ICE’s interlocking plastic brick bridge was exhibited as the centrepiece of an education programme located in the city’s cathedral.
ICE’s world record-breaking bridge made of interlocking plastic bricks came to Rochester to help inspire the next generation of civil engineers.
The structure, which broke the Guinness World Record in 2019, was displayed at Rochester Cathedral in Kent, south-east England throughout August.
It served as the centrepiece for a month-long programme of free hands-on educational activities run by Rochester Bridge Trust.
Holding the longest span made from interlocking plastic bricks in the world, the bridge has a record span of 16.92 metres, is 34 metres long and contains over 205,000 bricks.
This was the first time the ICE displayed the bridge since 2019, when it was exhibited at Ironbridge Gorge Museum to celebrate its official status as a world record breaker.
To celebrate the collaboration, the ICE’s director general Nick Baveystock attended the official launch.
Sharing his thanks with both Rochester Cathedral and Rochester Bridge Trust, Baveystock continued that he was “very happy” to see the bridge back on public display “where it belongs”. He noted that it would help to inspire the next generation of civil engineers after its three-year hiatus.
Visitors of the attraction, young and old, also expressed their joy at seeing the bridge once again.
A civil engineer for over 30 years, one on-looker explained that Lego were the reason they became fascinated with civil engineering as a child.
“Getting them for Christmas allowed me to build all kinds of structures and this bridge is a perfect example of that,” they said.
The ICE South East Regional Committee also got involved, creating a campaign so visitors of the cathedral could donate their toy bricks to a local primary school.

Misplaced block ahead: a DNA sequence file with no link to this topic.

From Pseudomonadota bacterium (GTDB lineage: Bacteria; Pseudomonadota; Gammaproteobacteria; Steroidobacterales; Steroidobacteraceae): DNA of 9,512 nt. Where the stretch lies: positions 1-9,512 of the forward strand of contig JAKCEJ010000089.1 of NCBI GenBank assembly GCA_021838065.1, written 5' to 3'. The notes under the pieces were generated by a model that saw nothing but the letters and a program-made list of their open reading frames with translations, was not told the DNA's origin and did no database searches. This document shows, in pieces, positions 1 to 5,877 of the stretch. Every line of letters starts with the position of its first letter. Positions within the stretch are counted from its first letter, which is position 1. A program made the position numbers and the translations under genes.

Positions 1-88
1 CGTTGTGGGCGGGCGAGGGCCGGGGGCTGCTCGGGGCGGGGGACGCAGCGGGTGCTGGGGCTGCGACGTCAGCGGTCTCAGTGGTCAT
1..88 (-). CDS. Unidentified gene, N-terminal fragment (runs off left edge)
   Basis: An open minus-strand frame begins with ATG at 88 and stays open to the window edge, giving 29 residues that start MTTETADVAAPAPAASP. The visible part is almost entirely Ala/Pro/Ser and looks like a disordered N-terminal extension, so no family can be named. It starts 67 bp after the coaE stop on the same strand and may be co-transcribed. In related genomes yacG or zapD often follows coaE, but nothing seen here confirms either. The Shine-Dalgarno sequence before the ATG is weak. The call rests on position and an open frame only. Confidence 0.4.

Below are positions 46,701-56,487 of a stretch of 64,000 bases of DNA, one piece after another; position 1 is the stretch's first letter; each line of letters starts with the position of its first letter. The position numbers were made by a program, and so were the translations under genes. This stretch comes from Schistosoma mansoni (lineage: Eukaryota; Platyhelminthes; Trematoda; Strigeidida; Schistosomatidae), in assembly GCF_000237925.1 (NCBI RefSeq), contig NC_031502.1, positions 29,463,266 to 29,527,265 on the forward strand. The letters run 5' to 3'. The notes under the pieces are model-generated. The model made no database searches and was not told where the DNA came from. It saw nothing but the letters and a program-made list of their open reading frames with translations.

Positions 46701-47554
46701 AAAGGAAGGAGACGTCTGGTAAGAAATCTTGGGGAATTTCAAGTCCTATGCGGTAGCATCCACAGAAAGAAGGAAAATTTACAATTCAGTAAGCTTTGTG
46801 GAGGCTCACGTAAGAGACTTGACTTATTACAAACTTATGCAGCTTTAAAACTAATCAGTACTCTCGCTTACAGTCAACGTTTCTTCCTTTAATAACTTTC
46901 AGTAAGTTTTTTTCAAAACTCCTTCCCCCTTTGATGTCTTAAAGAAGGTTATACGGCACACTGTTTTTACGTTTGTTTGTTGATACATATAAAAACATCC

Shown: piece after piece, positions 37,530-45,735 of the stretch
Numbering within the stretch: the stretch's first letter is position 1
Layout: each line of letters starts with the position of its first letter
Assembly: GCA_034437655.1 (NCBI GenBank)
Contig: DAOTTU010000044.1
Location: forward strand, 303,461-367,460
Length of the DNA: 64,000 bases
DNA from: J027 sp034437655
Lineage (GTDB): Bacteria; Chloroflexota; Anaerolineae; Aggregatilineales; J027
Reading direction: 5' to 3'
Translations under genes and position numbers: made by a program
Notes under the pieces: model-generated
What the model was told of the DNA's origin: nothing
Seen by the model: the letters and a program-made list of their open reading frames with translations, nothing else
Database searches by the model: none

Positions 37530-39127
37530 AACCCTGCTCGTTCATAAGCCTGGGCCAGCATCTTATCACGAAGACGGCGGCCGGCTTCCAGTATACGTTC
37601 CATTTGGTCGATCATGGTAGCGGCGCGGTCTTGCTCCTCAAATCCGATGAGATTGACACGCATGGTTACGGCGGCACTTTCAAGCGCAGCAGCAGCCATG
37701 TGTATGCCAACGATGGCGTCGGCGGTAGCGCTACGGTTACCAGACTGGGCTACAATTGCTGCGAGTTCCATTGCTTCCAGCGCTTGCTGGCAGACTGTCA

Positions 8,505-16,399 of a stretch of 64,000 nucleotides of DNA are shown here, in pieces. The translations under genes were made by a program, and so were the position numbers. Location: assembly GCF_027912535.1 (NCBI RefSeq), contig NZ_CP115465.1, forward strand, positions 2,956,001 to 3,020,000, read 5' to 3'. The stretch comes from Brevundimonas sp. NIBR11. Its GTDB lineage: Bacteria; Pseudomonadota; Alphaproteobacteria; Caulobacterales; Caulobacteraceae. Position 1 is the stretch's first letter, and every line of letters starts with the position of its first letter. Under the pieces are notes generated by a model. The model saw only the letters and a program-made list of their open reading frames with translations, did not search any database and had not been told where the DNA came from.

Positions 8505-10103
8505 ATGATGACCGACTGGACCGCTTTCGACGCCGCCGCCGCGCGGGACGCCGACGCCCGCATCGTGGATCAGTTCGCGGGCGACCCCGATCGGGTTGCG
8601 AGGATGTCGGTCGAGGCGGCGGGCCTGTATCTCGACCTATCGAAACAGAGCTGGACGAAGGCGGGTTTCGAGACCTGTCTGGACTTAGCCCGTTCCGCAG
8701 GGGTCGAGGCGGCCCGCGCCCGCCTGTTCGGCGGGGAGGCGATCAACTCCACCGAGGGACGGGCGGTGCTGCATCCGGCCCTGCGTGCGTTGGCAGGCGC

Committee member and governess of the primary school, Philippa Jefferies explained: “The donations will be used to help introduce a new generation to the world of civil engineering, just as they did for me when I was a child.”
“They are already being put to good use, with students playing with them during their breaks and after school, building bridges, buildings, roads and a wide variety of different structures. Thank you so much to all those who donated,” Jefferies said.
Back in 2019
The bridge went on display at Enginuity in Telford and stretched the length of the museum at its Coalbrookdale site.
The structure beat the then-existing record of a span of 16.46m, which was achieved by the ICE on 5 September 2016.
Enginuity was chosen by ICE for this world record attempt because both organisations are dedicated to inspiring engineers of the future with engineers of the past.
Commenting on the partnership with the Ironbridge Gorge Museums, Jo Barnett, regional director ICE West Midlands, said: “Enginuity welcomes children from all over the country and the hope is that the bridge and additional activities will encourage more children to consider civil engineering as a profession.”
“Civil engineers really do shape the world and touch every part of our lives. It is truly an exciting sector to be involved in,” she said.